An exquisite Welsh valley

Roger Bray goes walking around the Berwyn Mountains and the Ceiriog Valley

The Ceiriog Valley, towards its upper end, is among the loveliest places on earth. The village of Llanarmon Dyffryn Ceiriog, where narrow roads rise to the moorlands of the Berwyn mountains, lies in a green, sheep cropped bowl. One of these roads leads the hiker to a long, high ridge, a switchback route of vast views where curlews call. Another follows the Ceiriog river to the start of paths up steep gorges where it tumbles in a series of falls.

There are two pubs in the village but the nearest shop is five miles away in the larger settlement of Glyn Ceiriog. St Garmon’s church is dedicated to the travelling French Saint Germanus of Auxerre who brought Christianity here. Its yew shaded churchyard contains what is believed to be an ancient preaching mound.

The Hand

Hill farmers drive down to the pubs, The Hand and the West Arms, in their 4x4s with trailers. My wife and I have stayed in both. This time we self-cater, sometimes drinking and dining at the former, where talk at the bar on a Sunday night is of sheep shearing contests. We eat wonderful Welsh lamb there, served pink, and drink an excellent blonde ale from Weetwood brewery and distillery, across the border in Cheshire.

The valley road to Llanarmon DC (to shorthand its name) starts some ten miles south of Wrexham, near Chirk, a small Shropshire town overlooked by an imposing castle. Offa’s Dyke runs nearby and the Llangollen Canal passes on a two centuries old aqueduct. Straddling the border between Wales and England it was designed by William Jessop and Thomas Telford and built 70 feet above the Ceiriog.

Llanarmon DC is about 40 minutes by car from Chirk. The speed limit is 50mph on repeated stretches but only a lunatic would take full advantage.

The Berwyns are close to Snowdonia but less walked. Even on a pleasant summer’s day you may encounter only a handful of other hikers. Deep rain puddles form on tracks eroded by farm vehicles and trail bikes, so boots, or at least good walking shoes, are essential. The landscape lacks the drama of the Alps, but it has seen its fair share of blood, misery and environmental threat. On that long ridge mentioned earlier, Henry II’s Anglo-Norman army trudged back to Chester in foul weather after succumbing to ambushes by the combined forces of Welsh princes in 1165. There is a track up from Rhyd y Gad bridge (now anglicised as Pontricket), where the King’s soldiers are thought to have abandoned their invasion. The track is known to history conscious locals as the English road.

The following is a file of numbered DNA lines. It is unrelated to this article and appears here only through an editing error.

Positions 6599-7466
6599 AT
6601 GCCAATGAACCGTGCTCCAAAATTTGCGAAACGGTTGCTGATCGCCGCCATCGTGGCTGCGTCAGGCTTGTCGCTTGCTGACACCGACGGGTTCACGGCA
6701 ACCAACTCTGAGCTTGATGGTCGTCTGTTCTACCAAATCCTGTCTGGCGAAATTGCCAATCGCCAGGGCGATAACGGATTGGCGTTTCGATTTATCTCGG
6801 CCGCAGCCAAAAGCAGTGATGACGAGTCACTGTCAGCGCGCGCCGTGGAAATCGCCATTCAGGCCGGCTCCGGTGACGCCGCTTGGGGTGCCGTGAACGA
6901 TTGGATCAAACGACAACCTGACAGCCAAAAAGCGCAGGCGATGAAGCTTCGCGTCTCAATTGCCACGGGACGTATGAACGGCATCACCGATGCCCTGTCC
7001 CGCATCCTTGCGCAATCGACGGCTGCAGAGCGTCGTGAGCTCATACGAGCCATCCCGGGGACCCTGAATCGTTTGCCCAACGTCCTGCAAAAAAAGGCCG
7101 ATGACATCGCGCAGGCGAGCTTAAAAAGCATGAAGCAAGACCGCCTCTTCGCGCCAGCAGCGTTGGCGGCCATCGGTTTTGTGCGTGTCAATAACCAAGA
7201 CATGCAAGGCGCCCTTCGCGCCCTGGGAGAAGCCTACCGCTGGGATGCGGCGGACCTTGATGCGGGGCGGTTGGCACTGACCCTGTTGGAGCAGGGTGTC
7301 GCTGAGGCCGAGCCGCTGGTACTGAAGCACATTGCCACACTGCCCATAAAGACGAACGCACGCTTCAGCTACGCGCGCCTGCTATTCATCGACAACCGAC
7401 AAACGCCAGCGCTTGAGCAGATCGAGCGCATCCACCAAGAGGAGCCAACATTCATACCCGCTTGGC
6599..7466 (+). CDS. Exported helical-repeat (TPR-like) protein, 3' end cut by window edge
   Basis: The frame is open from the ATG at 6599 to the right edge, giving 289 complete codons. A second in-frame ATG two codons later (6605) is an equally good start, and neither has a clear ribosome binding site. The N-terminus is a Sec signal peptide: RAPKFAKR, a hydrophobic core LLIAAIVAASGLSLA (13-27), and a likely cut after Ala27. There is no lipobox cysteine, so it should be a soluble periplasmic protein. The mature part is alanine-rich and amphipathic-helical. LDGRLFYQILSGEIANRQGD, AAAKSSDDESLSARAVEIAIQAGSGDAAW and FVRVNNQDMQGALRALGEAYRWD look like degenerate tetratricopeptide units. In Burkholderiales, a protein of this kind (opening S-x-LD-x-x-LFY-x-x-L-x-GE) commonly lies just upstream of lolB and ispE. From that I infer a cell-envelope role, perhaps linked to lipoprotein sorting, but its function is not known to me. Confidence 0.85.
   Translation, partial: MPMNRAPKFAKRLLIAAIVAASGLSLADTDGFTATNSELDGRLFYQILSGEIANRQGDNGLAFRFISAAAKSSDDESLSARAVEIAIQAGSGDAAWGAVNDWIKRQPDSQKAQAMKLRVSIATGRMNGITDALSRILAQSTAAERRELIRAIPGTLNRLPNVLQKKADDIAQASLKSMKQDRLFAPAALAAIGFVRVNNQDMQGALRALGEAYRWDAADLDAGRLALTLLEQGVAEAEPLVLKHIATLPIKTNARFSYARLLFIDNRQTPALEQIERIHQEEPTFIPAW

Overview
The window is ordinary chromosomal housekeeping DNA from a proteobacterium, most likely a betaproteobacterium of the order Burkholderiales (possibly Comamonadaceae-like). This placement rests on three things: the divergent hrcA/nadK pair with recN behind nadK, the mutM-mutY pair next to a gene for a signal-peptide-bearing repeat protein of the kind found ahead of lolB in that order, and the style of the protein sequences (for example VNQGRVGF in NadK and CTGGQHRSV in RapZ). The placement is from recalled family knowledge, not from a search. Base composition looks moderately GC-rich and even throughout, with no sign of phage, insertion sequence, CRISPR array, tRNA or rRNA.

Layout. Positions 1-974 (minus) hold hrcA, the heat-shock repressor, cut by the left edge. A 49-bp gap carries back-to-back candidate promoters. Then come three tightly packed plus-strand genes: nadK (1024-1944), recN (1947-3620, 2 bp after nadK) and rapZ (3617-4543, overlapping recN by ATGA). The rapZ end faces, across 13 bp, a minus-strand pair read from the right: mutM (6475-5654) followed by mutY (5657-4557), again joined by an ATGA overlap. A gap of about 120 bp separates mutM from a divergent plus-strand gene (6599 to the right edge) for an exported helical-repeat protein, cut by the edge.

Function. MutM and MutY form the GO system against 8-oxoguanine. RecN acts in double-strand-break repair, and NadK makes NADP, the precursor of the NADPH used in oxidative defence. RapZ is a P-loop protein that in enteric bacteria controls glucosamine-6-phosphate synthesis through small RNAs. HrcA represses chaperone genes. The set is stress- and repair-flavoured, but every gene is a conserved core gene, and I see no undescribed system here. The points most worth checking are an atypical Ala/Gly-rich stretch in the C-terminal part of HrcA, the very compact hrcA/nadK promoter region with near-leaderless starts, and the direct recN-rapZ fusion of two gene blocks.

IN n 1923, Llanarmon DC and nearby villages were threatened by a proposal from Warrington Corporation to created two big reservoirs that would supply the town’s major brewing industry. While the schemes proponents cited benefits to the working class many over those of the rural few, outrage swelled across Wales and Lloyd George attacked the scheme in Parliament. It was rejected.

Meanwhile slate had been quarried in the valley and, from 1873 at Hendre, dolerite, used for road building. A tramway had been extended there, first horse drawn, later steam powered. In Pontfadog there is a waiting room once used by its passengers. The small structure was restored by enthusiasts hoping to bring steam trains, which last ran in 1935, back to the valley. For those who can resist the lure of the airy moorlands part of the track is now a public footpath.

We climb from Pontfadog for a good two hours, following a guidebook itinerary*. The views are glorious. From its highest point they take in Cheshire in one direction and Ruabon Mountain, north east of Llangollen. We amble down on grassy paths brightened by campanula and honeysuckle but serene progress was eventually jarred by a steep, nasty section of sunken track where deep, awkwardly cambered ruts, loose earth and stones took away the pleasure**.

Back at our rented cottage, dirt washed from an elbow grazed after a slip on mud, it seemed a diminishingly minor disadvantage of what had been a superb day.

In his much-quoted speech to Parliament Lloyd George, railing against the reservoir, described the valley as exquisite and “a little bit of heaven on earth”. Few would disagree.

Find out more

* Walks around the Berwyn Mountains and the Ceiriog Valley, Kittiwake Books £5,95.

** Though this stretch may be improved, for the time being best use OS map 255, stay on the road, first towards Llyidiarth, the keep turning left until you are walking just above the B4500, before again taking up guidebook instructions.

Our accommodation, The Coach House, was booked via

For further information go to Visit Wales

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Roger Bray

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